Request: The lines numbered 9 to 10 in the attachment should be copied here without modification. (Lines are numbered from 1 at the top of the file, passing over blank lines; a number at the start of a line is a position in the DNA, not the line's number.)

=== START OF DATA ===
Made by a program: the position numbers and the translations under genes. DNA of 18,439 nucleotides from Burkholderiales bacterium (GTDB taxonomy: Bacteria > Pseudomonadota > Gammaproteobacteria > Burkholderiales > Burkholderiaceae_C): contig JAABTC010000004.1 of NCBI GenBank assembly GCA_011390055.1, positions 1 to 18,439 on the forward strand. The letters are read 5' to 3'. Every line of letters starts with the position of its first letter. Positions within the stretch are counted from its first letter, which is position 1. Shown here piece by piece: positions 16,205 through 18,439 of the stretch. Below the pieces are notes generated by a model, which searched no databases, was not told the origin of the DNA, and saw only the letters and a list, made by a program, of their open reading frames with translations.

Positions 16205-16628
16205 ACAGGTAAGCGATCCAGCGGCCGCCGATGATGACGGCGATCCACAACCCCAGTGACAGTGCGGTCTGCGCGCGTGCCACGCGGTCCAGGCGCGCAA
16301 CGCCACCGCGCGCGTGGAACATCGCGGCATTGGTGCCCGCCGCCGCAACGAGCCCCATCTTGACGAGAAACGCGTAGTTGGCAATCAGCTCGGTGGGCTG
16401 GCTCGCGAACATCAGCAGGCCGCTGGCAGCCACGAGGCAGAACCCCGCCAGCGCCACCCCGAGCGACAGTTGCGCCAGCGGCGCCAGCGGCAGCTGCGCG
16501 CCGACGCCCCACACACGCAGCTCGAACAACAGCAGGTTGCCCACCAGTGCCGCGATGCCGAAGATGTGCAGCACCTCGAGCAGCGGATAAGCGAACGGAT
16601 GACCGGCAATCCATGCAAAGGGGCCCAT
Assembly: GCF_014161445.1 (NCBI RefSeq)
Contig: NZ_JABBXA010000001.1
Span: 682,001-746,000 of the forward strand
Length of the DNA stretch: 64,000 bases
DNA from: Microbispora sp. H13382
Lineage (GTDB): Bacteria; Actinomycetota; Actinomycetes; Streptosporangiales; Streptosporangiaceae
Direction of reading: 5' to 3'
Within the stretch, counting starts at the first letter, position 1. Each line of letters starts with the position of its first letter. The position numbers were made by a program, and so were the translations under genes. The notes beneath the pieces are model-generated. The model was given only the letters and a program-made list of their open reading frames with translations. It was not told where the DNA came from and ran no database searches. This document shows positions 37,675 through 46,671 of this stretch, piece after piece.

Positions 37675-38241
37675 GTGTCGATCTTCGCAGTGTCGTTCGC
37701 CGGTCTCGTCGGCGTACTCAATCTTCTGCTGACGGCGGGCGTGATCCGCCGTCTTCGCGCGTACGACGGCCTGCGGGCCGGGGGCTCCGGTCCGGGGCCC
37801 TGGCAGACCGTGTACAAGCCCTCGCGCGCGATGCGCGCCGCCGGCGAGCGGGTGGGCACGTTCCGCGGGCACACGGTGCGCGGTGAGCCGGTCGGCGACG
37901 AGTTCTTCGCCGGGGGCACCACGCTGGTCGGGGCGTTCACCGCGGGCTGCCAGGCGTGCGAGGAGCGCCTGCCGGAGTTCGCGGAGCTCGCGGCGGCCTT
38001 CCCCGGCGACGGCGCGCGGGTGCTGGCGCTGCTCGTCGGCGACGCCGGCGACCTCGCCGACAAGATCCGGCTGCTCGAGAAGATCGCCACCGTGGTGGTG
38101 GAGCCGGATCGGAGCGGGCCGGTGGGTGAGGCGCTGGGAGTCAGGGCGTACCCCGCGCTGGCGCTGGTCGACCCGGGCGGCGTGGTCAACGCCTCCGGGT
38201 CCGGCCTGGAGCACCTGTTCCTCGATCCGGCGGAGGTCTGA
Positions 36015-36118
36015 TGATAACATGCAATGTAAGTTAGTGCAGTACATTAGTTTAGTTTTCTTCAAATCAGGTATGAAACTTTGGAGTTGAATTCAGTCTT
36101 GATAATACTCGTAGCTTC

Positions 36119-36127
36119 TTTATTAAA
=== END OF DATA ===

Contig: NZ_JABBXA010000001.1
Span: 682,001-746,000 of the forward strand